You decided to make 2021 the year that you set aside any home-buying myths you previously believed in and purchased a new property in the Westfield area. Congratulations! Part of your house-buying process more likely than not includes a home appraisal. Alleviate some of the stress of buying a house by learning why this is needed and where it fits in with your journey to homeownership.
What to Expect from a Home Appraisal
What is It?
Basically, an appraisal is the valuation of a property provided by an unbiased, third-party licensed appraiser. Unless you pay all cash for your new Westfield house, you need to secure financing for it. To do so, your lender will require a home appraisal. Your mortgage company wants to make sure that the property’s value comes in at or above the amount of money you wish to borrow from them. This only takes place after signing a sales contract but before final loan approval.
How Do Appraisers Determine a Home’s Value?
Typically, an appraiser uses a standard form called a Uniform Residential Appraisal Report. This form directs them to describe the specifics of the property in question (size, shape, view, zoning). It also asks about the type of utilities, foundation, gutter, and siding. Appraisers look at the general condition of the property and how the interior amenities fit in with other properties in the neighborhood. While not an actual home inspector, they may note potential issues they see (such as water damage or pest problems). They turn their completed evaluation in to the lender when done.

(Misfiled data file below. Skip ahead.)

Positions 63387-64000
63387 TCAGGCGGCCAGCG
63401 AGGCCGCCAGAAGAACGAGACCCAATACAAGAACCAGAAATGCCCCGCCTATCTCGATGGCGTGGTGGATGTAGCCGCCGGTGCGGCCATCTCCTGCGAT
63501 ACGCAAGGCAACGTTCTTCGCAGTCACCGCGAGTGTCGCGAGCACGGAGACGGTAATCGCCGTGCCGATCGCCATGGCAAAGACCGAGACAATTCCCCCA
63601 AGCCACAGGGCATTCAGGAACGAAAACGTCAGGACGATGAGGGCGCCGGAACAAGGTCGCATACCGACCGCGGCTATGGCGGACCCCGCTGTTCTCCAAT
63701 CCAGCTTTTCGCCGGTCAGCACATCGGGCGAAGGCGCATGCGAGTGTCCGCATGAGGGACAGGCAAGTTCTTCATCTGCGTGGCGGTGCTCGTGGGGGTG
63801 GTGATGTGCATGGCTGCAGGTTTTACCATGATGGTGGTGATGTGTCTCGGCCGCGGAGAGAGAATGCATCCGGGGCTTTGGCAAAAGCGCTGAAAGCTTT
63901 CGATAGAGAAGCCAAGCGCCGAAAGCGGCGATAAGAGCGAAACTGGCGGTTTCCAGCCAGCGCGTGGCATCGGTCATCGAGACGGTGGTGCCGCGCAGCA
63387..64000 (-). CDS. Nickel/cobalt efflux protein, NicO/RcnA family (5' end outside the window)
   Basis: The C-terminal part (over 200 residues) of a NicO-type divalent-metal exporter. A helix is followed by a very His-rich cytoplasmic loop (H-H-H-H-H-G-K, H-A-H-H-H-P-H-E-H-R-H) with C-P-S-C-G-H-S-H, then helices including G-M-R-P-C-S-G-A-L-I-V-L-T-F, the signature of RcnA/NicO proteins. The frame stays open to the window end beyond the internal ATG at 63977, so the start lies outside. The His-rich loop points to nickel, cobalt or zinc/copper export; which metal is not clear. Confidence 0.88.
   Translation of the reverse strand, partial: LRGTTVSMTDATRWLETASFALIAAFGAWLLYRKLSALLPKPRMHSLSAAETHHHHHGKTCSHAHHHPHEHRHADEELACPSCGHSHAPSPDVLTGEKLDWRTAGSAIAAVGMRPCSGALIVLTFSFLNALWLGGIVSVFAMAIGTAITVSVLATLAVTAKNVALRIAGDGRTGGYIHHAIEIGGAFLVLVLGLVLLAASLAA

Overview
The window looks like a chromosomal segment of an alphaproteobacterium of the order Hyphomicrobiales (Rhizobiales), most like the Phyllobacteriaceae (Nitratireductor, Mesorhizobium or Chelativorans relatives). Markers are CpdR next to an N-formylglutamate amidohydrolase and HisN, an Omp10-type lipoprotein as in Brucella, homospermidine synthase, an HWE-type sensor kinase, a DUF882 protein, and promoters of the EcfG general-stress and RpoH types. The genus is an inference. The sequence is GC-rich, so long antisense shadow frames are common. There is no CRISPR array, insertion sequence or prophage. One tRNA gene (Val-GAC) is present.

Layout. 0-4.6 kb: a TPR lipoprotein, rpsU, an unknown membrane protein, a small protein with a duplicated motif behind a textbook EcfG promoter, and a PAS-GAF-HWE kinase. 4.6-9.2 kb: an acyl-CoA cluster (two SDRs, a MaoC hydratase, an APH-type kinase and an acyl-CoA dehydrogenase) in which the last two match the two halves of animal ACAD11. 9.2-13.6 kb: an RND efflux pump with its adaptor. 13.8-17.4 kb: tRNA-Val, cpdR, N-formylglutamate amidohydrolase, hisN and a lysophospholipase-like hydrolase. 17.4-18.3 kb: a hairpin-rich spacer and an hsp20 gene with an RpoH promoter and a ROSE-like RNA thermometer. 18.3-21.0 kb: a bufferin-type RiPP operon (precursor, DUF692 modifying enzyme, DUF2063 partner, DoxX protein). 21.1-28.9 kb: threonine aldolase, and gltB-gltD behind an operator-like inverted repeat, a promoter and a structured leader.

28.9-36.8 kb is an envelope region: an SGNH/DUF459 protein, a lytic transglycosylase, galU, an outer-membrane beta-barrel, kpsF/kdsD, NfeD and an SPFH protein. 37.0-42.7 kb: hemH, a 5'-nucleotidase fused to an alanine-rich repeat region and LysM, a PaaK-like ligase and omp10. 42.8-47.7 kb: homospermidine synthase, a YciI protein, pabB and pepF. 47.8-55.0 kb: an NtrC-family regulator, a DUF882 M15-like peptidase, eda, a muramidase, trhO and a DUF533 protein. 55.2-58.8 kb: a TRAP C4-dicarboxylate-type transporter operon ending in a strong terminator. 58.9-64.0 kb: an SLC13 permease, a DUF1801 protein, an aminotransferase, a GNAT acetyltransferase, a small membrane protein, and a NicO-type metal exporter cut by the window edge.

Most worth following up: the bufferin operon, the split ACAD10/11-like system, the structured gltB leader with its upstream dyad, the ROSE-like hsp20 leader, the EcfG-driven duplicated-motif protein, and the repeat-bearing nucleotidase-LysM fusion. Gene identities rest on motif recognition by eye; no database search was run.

What Happens Next?
If the property’s appraised value comes in at or above the agreed sale price, your lender continues working through your home loan application. But if it does not, you have three options. First, you can use this information to negotiate a lower sale price. Second, you can come up with the difference between the sale price and the appraised value as part of your down payment. Or third, you can walk away. If your sales agreement includes an appraisal contingency, you walk away with your Earnest Money Deposit as well.
Who Pays for It?
This falls under the buyer’s responsibility. Your lender orders the home appraisal. In turn, they charge you a fee for the appraisal. Most of the time, it runs a few hundred dollars.
Finding a Westfield home you love and putting in an offer is just the first step in the journey to homeownership. This process tends to become stressful to many people. Knowing what to expect helps ease that stress a bit. When you decide you want to start your Westfield home search, contact me.